â€œWhatâ€™s the fun in watching 22 grown men chase after one little ball?â€â€¦ no, you donâ€™t have to answer that reallyâ€¦ but I can bet, that like me, you may have gotten that line, accompanied with the usual shrug of shoulder from non-football enthusiasts, a couple of times.
Sometimes you attempt to enlighten, sometimes you just leave them to wallow in their ignorance.
Today I will attempt neither; rather, I will engage you, my fellow â€œfootballiansâ€ to mentally strategize how Ghanaâ€™s Black Stars can maximize the talent of one its biggest stars.
Hopefully, while we are at it, â€œnon footballiansâ€ will get schooled and appreciate the bigger picture; which is that football is more than running around in circles; it is about strategy, it is about mind games.
In football, as with a chess game, the movement of the pieces do matter, but not as much as the strategy behind the movement which could decide either victory or loss.
As the Black Stars head to the 2014 World Cup in Brazil, the technical team is faced with how to address the teamâ€™s defensive frailties and make that unit solid.
One of the options to fix that problem is to move a big knight to the central defense. Who could that knight be? Well, I am thinking a certain Michael Essien and here are my reasons.
State of the defense
The whole has always been greater than the sum of its parts, hasnâ€™t it? Ghana on the other hand has been busy summing up the parts while ignoring the whole.
Those parts; Samuel Inkoom and Jonathan Mensah, both with World Cup experience form 2010 in South Africa; Jeffrey Schlupp, Harrison Afful, Daniel Opare, John Boye, Jerry Akaminko and Rashid Sumaila; all had decent outings with their clubs in the just ended season.
Clearly, itâ€™s not a question of talent. So whatâ€™s the problem? Well, itâ€™s almost becoming like a broken record pointing out the lack of coordination and leadership within Ghanaâ€™s defensive unit, since ex captain, John Mensah faded.
Game after game, from last yearâ€™s Africa Nations Cup to the World Cup qualifiers, we witnessed the defense all over the place, more reactionary than responsive.
Granted that individually, these defenders have dug in to save sticky situations, but the level of opposition at the World Cup, is going to go several notches way up.
At that level, the absence of a leader to whip the defense back in line when they get overly excited, leave their lines and disturb the shape of the team, will come to hurt the team; the absence of an organizer to ensure the back line is in sync when defending high up the pitch or setting an offside trap will leave the defense vulnerable.
The need for an experienced centre back to read and anticipate opposition moves, alert his unit to track runners and close up the channels cannot be overemphasized.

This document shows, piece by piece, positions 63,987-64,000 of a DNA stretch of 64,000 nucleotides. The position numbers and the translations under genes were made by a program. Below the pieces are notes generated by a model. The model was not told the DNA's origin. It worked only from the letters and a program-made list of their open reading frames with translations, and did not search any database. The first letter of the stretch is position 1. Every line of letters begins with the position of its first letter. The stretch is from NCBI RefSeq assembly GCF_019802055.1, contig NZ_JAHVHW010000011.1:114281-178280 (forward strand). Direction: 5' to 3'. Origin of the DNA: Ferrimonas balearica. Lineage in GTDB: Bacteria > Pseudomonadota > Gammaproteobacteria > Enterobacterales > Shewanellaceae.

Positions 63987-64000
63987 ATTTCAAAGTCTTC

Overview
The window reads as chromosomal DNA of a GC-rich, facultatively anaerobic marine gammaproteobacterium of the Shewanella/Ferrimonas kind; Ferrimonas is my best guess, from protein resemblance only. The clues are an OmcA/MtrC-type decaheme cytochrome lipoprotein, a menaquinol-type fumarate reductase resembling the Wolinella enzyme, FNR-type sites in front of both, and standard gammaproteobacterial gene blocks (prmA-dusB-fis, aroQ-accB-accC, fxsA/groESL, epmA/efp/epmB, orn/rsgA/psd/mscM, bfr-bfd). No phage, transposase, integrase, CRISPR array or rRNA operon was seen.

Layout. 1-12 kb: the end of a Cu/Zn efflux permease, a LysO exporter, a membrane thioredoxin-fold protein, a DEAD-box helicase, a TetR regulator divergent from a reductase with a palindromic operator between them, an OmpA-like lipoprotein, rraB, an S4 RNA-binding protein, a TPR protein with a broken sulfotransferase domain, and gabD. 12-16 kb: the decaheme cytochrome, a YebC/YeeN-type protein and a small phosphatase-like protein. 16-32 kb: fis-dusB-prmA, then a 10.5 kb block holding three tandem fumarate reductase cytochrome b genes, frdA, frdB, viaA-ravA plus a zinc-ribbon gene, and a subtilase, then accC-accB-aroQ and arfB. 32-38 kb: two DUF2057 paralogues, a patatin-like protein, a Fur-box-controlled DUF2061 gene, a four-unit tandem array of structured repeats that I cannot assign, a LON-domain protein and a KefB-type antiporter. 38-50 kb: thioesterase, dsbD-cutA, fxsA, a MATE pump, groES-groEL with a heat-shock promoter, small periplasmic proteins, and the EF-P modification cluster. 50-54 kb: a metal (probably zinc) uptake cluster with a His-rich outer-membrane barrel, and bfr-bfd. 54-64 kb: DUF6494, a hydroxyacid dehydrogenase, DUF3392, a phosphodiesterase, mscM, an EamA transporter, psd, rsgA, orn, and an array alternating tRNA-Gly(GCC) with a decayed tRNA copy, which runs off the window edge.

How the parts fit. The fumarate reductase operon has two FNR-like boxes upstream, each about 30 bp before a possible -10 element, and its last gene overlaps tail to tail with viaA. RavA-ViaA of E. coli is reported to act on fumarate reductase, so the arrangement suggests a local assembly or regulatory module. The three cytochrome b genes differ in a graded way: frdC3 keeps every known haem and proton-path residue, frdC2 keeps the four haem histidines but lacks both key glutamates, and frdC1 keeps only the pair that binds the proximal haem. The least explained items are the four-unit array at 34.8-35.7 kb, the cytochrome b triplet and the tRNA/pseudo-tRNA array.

Such attributes, which require physical and mental strength, as well as emotional intelligence, are either innate or learned over time.
Unfortunately, though the current set up is blessed with such physical attributes, they are short on the other crucial attributes.
This is where Michael Essien comes in, with his experience to fine tune those parts into one wholesome defensive unit! Now, thatâ€™s a move worth making. Shall we?
Â What Essien brings
It wasnâ€™t too long ago when defenders could get by, being tough-as-nails, no nonsense tacklers, ball hoofers, (we call that â€˜agorâ€™ in the local parlance) and just being plain mean and intimidating.
The game has evolved and while those attributes are still required of the modern day defender, coaches and managers have realized that a defender, who is more perspective, spatially aware, one who can play the ball calmly out of defense and most importantly, one who is able to imbibe team strategy is crucial to having a water tight defense.
Now for the uninitiated, why send Michael Essien, a later day midfielder back into central defense?
Well, am sure you didnâ€™t miss the qualification of his position as â€˜later dayâ€™ because he started his career as a central defender before he was eventually converted to a defensive midfielder when he joined French Club, FC Bastia from Dansoman based Liberty Professionals.
That Essien knows the art of defending is unquestionable; it is why several top coaches, especially Jose Mourinho have deployed him in different defensive positions across the entire backline.
If he is pushed back to Ghanaâ€™s central defense, he will certainly not be disoriented. Yes, the knee surgeries have made him a tad slower, he is less bullish than he used to be, but here is my question, would you rather have him in Ghanaâ€™s midfield where there are others in better physical condition or you will rather have him fill in at centre back where his football brain will be more useful and less physically demanding.
It will interest you to know that statistically, defenders run 7 kilometers on the average as compared to 10 kilometers by midfielders.
I say slot Essien at centre back, where he will be like a pivot around which the more physically endowed younger players feed off his higher sense or organization and coordination, while making up for his loss of pace and brawn, it will be the perfect fusion to solve Ghanaâ€™s seeming defensive frailty.
Thatâ€™s my move, now you make yours. The fun has just began!
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